see also Conway’s Law PatientKeeper 19 pattern languages 122–4 performing stage 65 Personas 171–2, 174, 175, 178 phased program planning (PPP) systems 63 pipelining 56 placement 93 PloPs (Pattern Languages of Programs) 123 plumbing 147 poka-yoke 83–4, 133, 138, 226 polymorphism 244–5 POSA series 123 post-conditions 137–44, 187 pre-conditions 137–44, 187 problem definition 23, 29, 67–78 Agile and 68 documentation 76 good and bad 70–2 Lean and 68–9 problems and solutions 72–3 problem ownership 74 Product Backlog 40 Product Backlog Items (PBIs) 75 product line 95 Product Manager 35, 49 Product Owner 40, 48, 49, 75 programming by difference 104 Project Manager 35 prototypes 46, 59, 60, 176 PROXY design pattern 125 'pull' 83 'push' 83 Python account example 311–13 DCI in 299 Qi4j 268, 299, 327–9 readable code 205 RECOMMITMENT MEETING pattern 75 re-factoring 86, 87, 226–31, 287 relationships kinds 153–5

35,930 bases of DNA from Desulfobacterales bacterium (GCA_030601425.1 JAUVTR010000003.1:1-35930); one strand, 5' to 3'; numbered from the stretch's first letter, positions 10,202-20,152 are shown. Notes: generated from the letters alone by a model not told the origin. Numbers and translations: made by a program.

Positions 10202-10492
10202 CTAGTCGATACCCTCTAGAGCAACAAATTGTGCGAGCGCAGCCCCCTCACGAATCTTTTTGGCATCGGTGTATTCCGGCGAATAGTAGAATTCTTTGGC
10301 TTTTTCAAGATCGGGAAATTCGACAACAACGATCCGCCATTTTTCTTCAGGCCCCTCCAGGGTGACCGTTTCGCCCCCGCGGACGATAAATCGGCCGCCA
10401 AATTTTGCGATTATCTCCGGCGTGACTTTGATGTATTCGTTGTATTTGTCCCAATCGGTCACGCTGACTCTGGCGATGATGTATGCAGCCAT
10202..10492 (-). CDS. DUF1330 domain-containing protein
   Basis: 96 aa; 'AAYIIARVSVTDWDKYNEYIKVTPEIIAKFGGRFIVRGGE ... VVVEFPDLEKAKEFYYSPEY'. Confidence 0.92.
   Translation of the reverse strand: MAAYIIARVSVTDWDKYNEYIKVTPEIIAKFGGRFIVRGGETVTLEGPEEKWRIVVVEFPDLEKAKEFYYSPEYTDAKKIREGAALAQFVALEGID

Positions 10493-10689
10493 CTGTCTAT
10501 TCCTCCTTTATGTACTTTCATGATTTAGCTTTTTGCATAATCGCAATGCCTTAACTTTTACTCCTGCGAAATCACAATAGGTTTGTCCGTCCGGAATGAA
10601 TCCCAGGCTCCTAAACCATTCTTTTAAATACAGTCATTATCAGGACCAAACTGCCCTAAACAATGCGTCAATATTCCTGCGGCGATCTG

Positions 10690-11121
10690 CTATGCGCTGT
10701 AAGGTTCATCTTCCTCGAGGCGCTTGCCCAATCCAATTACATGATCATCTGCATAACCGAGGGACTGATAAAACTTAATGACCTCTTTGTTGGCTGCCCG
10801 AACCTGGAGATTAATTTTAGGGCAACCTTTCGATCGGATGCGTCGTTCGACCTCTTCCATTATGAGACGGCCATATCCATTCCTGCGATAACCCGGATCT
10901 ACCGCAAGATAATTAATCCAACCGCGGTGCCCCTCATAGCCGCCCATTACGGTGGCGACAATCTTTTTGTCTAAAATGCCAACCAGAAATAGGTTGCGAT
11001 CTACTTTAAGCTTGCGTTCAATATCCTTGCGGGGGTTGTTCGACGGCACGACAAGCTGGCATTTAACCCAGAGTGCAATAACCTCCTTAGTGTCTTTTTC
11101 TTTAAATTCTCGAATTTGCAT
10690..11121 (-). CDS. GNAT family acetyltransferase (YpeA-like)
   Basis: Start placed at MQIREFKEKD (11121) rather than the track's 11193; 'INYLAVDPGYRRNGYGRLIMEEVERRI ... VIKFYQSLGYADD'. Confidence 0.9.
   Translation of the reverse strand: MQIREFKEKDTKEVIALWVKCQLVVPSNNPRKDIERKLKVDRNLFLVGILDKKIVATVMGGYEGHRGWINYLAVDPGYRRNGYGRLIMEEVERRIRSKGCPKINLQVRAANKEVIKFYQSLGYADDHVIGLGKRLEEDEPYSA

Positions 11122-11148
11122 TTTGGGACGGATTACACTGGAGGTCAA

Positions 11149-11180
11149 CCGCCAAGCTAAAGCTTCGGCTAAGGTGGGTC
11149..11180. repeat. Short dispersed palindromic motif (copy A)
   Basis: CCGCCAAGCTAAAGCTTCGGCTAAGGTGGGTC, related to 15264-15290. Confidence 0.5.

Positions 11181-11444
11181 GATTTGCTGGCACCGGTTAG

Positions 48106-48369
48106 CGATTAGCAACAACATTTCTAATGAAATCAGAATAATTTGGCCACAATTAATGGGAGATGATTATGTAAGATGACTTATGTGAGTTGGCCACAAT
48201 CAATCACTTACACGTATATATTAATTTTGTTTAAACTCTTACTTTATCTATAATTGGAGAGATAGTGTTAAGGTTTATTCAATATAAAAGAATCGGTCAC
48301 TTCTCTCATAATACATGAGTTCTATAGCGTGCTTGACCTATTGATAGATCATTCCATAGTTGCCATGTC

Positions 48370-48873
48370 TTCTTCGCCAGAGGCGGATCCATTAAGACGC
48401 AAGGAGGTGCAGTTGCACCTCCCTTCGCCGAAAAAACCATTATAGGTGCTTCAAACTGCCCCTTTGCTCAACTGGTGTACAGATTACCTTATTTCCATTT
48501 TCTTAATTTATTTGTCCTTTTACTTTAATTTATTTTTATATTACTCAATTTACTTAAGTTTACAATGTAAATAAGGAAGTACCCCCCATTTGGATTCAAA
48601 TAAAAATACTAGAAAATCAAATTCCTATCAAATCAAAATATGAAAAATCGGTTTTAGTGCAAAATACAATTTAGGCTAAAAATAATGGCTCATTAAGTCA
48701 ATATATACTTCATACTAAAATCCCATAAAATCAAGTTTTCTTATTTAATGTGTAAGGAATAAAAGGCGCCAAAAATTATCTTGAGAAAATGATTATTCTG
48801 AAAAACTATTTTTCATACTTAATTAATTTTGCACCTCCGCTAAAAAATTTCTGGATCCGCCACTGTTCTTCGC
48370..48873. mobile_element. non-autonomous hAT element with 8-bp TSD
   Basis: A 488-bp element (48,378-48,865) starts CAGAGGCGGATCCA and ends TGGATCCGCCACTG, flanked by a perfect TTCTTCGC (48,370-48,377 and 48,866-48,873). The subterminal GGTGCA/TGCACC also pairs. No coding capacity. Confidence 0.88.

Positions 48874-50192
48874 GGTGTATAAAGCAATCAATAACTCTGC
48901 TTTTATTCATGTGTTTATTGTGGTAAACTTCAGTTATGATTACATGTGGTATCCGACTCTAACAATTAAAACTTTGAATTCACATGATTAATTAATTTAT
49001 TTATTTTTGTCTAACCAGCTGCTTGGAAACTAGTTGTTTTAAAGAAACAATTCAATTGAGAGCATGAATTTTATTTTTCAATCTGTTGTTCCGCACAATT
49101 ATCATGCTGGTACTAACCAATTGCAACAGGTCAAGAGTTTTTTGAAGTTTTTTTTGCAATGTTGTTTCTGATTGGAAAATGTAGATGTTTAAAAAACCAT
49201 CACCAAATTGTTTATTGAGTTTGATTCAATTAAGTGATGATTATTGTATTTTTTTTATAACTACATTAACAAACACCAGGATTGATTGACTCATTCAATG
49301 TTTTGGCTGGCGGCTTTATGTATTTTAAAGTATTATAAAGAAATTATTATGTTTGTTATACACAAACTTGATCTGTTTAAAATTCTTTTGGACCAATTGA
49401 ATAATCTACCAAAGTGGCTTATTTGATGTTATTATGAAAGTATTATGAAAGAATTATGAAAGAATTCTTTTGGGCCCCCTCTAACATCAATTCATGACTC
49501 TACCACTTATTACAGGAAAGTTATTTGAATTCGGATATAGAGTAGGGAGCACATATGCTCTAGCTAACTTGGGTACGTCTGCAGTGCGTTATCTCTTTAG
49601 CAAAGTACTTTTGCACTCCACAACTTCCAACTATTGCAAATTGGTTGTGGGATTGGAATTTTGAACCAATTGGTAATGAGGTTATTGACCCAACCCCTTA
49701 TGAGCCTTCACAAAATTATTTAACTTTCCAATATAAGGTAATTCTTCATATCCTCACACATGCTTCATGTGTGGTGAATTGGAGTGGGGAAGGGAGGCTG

relationships (continued) testing 155 RESPONSIBILITIES ENGAGE pattern 58 return on investment (ROI) 37, 47, 54 reverse engineering 18 role methods 11 roles 156, 157, 221 route 132 routing 93 RPG 286 Ruby 133, 251, 284 account example 321–6 coding 259–61 traits in 254–5 RUP (Rational Unified Process) 57, 211 scaffolding 147–9 Scala 148, 284, 285 DCI and 298, 307–10 methods 113 scenarios 174, 175 scope 48, 186 trimming 185 Scrum 12, 13, 15, 21, 23, 40, 51, 59, 63, 178, 179, 232 Problem Ownership 75 ScrumMaster 36, 48–9 selections 221 self 226 self-organization 23, 48, 68 Service-Oriented Architecture (SOA) 21 SHRDLU 218 Simula 29 Simula 67 programming 115, 233 Smalltalk 114, 115, 156, 163, 207, 251, 275, 300 documentation 300 traits in 253–4 sneak paths 155 solution domain experts 54–5 sort function 102 space/time tradeoffs 74 SQL 125, 126 Squeak, account example in 331–9 stakeholder analysis 178